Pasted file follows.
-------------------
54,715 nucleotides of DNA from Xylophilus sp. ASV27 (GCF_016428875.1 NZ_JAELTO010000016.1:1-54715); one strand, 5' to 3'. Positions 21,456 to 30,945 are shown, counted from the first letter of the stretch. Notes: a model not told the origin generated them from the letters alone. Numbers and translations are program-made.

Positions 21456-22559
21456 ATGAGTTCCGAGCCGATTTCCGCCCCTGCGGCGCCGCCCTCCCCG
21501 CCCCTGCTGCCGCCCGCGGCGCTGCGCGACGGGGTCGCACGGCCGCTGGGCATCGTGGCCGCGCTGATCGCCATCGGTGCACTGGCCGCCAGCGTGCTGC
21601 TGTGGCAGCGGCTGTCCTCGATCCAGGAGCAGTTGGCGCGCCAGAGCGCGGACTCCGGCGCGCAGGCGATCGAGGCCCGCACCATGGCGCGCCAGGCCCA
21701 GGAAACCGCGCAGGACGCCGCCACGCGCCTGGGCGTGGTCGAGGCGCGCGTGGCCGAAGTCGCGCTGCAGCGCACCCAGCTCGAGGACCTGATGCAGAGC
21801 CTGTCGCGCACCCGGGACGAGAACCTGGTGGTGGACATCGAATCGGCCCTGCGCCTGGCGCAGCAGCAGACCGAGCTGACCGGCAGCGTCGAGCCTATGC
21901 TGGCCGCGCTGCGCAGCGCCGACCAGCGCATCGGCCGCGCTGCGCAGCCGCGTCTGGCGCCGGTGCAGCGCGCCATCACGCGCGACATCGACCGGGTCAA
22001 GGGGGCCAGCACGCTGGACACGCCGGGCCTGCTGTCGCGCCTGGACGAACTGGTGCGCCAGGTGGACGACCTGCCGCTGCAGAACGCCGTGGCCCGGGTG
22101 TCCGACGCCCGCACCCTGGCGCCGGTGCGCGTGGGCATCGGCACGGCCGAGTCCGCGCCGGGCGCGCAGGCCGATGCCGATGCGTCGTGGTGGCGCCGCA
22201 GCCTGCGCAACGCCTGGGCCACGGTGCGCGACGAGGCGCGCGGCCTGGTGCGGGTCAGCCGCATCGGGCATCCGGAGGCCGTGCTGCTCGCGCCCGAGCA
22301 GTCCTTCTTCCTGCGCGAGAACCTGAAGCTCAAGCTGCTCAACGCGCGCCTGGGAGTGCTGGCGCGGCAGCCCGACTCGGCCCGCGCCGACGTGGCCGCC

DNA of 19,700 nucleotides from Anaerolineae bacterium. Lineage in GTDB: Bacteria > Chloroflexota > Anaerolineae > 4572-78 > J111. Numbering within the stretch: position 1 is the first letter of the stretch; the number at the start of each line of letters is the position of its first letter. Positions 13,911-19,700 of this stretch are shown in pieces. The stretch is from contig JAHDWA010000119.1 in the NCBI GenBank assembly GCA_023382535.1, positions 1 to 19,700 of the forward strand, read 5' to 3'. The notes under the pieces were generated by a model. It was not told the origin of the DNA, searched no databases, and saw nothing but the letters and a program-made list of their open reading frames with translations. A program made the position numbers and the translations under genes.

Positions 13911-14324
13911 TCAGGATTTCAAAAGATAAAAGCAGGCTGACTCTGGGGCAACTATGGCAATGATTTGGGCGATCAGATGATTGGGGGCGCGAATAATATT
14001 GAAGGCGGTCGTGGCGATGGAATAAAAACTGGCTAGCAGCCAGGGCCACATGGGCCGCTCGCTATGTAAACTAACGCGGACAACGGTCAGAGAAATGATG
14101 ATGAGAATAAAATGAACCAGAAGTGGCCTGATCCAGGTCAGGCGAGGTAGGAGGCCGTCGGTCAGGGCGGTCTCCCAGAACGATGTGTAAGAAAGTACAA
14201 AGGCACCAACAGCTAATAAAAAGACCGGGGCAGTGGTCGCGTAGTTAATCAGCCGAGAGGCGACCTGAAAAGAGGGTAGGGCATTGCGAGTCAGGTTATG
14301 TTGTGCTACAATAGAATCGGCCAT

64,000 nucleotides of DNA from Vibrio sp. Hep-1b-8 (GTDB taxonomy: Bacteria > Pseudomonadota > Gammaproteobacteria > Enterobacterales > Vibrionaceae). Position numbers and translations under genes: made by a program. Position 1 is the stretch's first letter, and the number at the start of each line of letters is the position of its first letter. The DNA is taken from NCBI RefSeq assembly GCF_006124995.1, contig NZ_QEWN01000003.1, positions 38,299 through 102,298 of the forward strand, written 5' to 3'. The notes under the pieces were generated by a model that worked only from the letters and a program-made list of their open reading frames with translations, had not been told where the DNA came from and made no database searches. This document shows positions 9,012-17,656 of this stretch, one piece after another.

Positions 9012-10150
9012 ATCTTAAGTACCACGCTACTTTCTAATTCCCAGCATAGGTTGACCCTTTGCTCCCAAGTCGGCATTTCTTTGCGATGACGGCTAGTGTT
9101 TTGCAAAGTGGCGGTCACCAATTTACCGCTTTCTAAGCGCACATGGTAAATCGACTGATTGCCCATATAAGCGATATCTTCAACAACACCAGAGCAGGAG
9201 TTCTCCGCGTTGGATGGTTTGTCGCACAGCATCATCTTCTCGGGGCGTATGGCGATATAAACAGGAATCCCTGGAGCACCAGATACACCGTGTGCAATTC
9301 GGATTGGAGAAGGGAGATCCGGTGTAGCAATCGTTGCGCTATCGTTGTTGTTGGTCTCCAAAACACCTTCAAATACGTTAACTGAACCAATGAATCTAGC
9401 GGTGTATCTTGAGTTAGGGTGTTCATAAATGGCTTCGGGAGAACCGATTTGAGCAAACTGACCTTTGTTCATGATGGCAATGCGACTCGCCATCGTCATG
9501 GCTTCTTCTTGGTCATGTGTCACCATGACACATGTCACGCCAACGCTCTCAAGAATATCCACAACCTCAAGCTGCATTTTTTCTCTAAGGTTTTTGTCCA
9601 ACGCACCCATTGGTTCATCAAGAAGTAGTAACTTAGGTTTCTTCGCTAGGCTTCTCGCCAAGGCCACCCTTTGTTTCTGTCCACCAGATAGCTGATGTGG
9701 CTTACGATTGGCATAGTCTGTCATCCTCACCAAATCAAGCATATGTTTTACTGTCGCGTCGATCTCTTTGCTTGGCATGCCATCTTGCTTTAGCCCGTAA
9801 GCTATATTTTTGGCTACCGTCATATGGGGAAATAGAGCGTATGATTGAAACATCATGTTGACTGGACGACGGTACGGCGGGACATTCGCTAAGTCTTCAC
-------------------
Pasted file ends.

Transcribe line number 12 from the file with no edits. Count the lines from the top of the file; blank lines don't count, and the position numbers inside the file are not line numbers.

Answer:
22301 GTCCTTCTTCCTGCGCGAGAACCTGAAGCTCAAGCTGCTCAACGCGCGCCTGGGAGTGCTGGCGCGGCAGCCCGACTCGGCCCGCGCCGACGTGGCCGCC